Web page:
Wait. Similarities between art and science? Aren’t they essentially polar opposites?
That’s what common logic seems to dictate and would have you believe. But the truth is, art and science are much more closely aligned than you might think.
Students at an arts academy high school with an arts integration curriculum can verify this.
At the most basic level, both artists and scientists strive to see the world in new ways, comprehend what they’re seeing, and then communicate that vision.
This is what drives them.
The Human Need to Understand
It’s probably accurate to say that the vast majority of humans crave understanding and predictability. Regardless of how much you may think you like to live on the edge and go with the flow, complete unpredictability is a stressor.
Artists and scientists alike are equally motivated by this need to understand and bring some order to the chaos of the world. Of course, each has unique subjects and methods that hail from different traditions. And they’re each addressing different audiences.
Both need to invent new concepts and technologies to accomplish their goals though.
Scientists do this through repeated experiments in an attempt to reveal some novel aspect of reality. When they arrive at their new understanding, they utilize traditional modes of communication to share their findings.
By contrast, artists often start with the new vision. Yet from that foundation, they also work through exploration and experimentation to determine the best way to deliver their message. It may be through having a show at a gallery and/or seeking feedback from viewers.
So while they may appear different, artists and scientists approach problems with open-mindedness and inquisitiveness. Neither fears the unknown. And both prefer to leap rather than take small steps.
These overlaps not only shed light on the similarities between art and science, but they foster successful partnerships between the two disciplines.
In other words, when artists and scientists collaborate from the offset, the outcomes are often far more valuable than if they’d worked separately. This is precisely why arts integration educators are stressing the importance of the arts being included as an integral part of the STEM movement.
Turning STEM into STEAM
Once upon a time, art and science were not in seeming opposition to one another. You didn’t have to be EITHER science-minded or artistically inclined. You could be both.
Consider Leonardo da Vinci, for example. A true “renaissance man”, he was a painter, sculptor, architect, and engineer. He used his stellar intellect, highly attuned powers of observation, and his mastery of drawing in his dual pursuits of art and science.
He flourished in both. Of course, science wasn’t nearly as sophisticated then as it is now.
But current practices show that scientific research has much to gain by involving artists in the process. Artists can approach questions from a different angle. They can assist in rethinking or redesigning systems from the ground up.
This further cements the importance of arts integration in K-12 education. For students in purely STEM subjects, there is a risk that creativity will fall away in the sometimes blind pursuit of pure innovation.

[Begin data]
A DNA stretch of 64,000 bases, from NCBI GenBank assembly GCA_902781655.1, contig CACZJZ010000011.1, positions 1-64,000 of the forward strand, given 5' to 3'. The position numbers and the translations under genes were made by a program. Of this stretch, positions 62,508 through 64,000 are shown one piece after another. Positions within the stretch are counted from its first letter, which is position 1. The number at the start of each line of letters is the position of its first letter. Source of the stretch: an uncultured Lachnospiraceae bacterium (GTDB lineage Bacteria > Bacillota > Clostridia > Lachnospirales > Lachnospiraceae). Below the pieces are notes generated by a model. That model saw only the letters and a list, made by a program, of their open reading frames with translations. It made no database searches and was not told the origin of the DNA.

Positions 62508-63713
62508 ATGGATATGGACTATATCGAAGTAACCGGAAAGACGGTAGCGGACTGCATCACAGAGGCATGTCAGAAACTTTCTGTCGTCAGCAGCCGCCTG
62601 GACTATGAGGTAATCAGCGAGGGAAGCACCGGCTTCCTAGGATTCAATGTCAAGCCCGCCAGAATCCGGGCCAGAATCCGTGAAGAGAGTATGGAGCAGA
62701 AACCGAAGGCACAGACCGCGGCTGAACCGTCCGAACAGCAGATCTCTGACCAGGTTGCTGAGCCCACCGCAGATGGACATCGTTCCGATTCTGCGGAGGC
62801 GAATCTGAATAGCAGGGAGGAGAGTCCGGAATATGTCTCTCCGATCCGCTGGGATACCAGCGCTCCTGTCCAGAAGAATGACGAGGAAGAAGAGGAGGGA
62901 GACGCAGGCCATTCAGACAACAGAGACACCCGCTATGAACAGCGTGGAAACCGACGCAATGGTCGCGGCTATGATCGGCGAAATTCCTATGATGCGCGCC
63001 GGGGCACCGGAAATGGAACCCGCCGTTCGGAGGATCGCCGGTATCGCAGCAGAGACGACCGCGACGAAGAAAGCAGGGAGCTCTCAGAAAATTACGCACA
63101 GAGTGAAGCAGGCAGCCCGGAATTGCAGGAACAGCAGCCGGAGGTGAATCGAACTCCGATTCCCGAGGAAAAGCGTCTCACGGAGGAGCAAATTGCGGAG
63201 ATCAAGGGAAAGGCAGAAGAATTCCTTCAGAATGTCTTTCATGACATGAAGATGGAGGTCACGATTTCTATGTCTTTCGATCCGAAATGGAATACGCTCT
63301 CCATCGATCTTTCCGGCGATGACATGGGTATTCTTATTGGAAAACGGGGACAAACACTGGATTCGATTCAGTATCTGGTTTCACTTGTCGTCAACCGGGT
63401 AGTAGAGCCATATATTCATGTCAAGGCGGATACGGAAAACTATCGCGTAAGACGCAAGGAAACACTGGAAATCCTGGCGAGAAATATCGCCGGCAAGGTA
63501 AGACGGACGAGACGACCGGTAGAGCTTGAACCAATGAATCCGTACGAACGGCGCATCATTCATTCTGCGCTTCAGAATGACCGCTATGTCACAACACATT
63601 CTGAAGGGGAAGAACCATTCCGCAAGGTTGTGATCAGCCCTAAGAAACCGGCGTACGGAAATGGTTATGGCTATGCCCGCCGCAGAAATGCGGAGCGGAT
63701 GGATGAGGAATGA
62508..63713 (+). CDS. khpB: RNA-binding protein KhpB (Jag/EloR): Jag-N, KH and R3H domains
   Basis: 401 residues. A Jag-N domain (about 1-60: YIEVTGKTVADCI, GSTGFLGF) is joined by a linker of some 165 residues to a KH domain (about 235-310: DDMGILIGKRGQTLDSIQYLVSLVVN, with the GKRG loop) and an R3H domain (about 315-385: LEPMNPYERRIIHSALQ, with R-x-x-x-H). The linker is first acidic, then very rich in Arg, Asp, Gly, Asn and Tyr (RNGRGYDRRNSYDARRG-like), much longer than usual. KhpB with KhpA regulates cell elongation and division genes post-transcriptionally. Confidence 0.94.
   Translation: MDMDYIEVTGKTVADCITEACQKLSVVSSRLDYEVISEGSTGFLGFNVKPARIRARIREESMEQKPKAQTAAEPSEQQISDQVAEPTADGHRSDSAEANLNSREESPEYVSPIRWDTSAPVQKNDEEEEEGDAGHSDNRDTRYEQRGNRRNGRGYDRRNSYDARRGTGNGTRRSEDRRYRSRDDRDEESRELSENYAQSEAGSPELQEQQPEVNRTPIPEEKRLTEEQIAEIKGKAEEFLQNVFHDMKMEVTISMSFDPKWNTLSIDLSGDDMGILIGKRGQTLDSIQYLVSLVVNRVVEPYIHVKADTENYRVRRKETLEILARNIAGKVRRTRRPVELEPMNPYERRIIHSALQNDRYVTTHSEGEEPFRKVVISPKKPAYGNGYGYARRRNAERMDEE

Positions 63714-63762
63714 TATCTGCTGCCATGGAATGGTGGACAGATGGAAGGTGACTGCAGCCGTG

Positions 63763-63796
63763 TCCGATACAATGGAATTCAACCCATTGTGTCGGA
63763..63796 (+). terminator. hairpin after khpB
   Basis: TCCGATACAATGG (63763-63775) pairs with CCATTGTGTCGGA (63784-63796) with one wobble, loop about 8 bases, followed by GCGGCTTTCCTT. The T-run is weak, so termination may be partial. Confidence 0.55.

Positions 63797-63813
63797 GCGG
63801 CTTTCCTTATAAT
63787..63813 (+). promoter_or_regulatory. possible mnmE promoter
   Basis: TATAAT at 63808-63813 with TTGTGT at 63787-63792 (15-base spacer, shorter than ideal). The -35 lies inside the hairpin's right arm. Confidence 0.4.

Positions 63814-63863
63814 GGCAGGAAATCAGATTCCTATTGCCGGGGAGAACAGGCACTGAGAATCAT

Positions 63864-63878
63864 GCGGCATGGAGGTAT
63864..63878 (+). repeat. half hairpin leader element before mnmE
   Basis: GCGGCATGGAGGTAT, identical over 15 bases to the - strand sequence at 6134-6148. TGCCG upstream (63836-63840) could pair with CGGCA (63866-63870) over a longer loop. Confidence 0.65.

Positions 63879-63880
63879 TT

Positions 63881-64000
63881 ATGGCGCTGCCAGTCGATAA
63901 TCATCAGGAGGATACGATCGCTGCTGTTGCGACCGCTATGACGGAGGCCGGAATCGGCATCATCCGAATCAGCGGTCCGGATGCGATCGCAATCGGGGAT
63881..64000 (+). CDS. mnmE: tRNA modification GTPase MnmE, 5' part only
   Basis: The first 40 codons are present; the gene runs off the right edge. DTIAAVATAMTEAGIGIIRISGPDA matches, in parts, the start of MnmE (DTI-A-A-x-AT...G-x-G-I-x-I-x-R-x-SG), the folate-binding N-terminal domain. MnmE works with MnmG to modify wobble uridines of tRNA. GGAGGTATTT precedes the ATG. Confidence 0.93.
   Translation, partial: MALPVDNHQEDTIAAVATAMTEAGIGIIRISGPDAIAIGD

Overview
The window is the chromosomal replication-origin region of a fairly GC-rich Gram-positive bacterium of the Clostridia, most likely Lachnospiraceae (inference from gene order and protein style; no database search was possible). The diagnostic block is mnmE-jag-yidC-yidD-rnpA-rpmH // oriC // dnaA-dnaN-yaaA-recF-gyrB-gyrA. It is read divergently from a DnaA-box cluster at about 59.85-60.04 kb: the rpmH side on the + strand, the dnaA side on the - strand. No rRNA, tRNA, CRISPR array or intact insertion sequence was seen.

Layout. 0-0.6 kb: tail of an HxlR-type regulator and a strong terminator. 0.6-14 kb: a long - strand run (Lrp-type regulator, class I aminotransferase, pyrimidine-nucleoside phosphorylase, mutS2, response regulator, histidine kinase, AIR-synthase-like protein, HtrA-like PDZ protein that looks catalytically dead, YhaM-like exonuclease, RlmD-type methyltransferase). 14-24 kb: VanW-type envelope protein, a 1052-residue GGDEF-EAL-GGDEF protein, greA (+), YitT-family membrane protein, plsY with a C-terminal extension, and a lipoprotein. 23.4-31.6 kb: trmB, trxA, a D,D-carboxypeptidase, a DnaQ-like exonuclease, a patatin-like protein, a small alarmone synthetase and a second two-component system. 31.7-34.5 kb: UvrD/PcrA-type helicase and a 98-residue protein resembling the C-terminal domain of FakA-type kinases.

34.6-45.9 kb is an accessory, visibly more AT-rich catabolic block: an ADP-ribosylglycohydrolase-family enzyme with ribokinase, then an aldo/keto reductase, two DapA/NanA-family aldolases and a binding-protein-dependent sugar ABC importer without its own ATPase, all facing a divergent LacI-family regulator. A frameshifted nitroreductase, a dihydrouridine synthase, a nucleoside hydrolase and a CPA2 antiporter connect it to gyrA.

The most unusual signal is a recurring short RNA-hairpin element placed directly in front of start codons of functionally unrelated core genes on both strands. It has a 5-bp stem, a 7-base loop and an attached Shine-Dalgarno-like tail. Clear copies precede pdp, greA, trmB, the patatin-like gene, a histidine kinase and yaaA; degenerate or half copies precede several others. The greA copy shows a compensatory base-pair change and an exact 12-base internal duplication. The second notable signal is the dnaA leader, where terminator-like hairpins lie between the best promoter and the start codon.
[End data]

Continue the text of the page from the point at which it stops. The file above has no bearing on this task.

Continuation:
But by bringing art into the fold (STEAM), an emphasis on creativity provides both artists and scientists with new and vital discoveries. Without these discoveries, each fails to thrive.
The ability to understand and to communicate must be present. Scientists who can communicate but have nothing new to say will not be taken any more seriously than artists with exciting new views of the world who cannot communicate them effectively.
They need one another.
The Bare Bones Similarities Between Art and Science
Art and science are both expressions of what it is to be human. Each one is driven by discovery, curiosity, and a profound longing to know oneself and the surrounding world.
The expressions may look very different though.
Scientists embark on the journey armed with research, equations, and experimentation laid out in a neat and tidy linear fashion. Artists are driven by a much less linear and messier exploration of ego, culture, and contradictions.
While artists battle with trying to communicate their vision, scientists often struggle with gaining new insights in the first place. They both work hard though to learn the principles and attain the skills to be successful.
There are useful applications that come from both science and art as well. For example, technology is applied science. Decoration is applied art. Both are entirely practical and make life easier. But they don’t change how we perceive the world around us.
Science and art, on the other hand, do.
And that’s it in a nutshell. Art and science are both human attempts to comprehend and then explain the world around us. When done successfully and in tandem, they can cause us to see the world in a different light.
And even more importantly, they can change our fundamental truths.
Interested in an Arts Integrated Education for Your Child?
At Arts Academy in the Woods in Fraser, MI, we incorporate an arts-integrated curriculum for our students that fosters creativity while offering a solid education in required academics.
It’s the definition of a fully rounded education.